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Baltimore, MD (April 6. 2018) – The National Association for the Advancement of Colored People (NAACP) mourns the passing of lifelong civil rights activist Charles “Chuck” McDew, who died Wednesday at the age of 80. The second chairman of the Student Nonviolent Coordinating Committee (SNCC), McDew played a central role in mobilizing young people across the South at the height of the Civil Rights Movement.
“The NAACP is deeply saddened by the loss of Mr. McDew,” said Leon W. Russell, Chairman of the NAACP Board of Directors. “It is quite uncanny – though perhaps poetic – that Mr. McDew’s death would coincide with the 50th anniversary of the assassination of Martin Luther King, Jr. Both men made essential contributions to the civil rights struggle, inspiring young people and training them in grassroots community organizing. April 4th will remain a hallowed day for activists everywhere.”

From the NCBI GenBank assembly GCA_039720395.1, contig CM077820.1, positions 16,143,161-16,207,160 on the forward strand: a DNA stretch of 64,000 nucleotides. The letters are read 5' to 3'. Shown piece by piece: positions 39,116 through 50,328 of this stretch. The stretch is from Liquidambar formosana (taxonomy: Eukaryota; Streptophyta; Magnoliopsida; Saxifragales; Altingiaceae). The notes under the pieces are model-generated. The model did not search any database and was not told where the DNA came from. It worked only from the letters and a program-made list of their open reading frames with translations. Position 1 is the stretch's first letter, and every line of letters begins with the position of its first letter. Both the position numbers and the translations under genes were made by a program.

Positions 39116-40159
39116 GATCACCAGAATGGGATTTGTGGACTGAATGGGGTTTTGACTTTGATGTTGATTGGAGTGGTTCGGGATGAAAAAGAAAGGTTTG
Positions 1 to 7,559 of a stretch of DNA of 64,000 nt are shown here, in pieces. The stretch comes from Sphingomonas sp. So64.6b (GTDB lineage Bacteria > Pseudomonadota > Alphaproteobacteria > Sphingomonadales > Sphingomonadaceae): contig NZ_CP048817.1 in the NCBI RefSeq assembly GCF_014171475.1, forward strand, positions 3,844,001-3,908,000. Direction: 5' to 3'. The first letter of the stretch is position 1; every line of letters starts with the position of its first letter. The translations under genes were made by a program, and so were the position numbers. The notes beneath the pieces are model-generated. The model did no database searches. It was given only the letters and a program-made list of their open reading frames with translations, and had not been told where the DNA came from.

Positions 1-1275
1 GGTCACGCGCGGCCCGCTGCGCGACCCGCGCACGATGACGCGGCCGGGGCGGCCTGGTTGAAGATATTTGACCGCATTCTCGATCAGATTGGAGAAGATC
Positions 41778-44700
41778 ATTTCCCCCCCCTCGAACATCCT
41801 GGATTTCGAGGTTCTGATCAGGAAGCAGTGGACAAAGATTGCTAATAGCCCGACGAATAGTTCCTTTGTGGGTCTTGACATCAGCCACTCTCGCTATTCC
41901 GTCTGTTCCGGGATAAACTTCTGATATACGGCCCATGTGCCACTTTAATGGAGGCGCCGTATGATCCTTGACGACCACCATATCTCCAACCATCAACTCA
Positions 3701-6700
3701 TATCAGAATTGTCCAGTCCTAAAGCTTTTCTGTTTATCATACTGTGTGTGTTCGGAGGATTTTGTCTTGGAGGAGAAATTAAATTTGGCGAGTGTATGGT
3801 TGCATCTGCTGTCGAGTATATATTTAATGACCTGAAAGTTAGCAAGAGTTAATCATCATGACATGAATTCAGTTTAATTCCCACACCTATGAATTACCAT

“Mr. McDew’s civil rights commitment and gift with young people will be sorely missed,” said Derrick Johnson, NAACP President and CEO. “I came to know and appreciate Mr. McDew’s legacy as a student at Tougaloo College. Mr. McDew showed the HBCU community how to get out into the streets and demand an end to the white supremacist terror that ravaged rural Southern communities. Mr. McDew’s lessons will long outlast his life, and we will continue to honor his legacy by showing up in the streets and at the polls.”
Founded in 1909, the NAACP is the nation’s oldest and largest nonpartisan civil rights organization. Its members throughout the United States and the world are the premier advocates for civil rights in their communities. You can read more about the NAACP’s work and our six “Game Changer” issue areas here.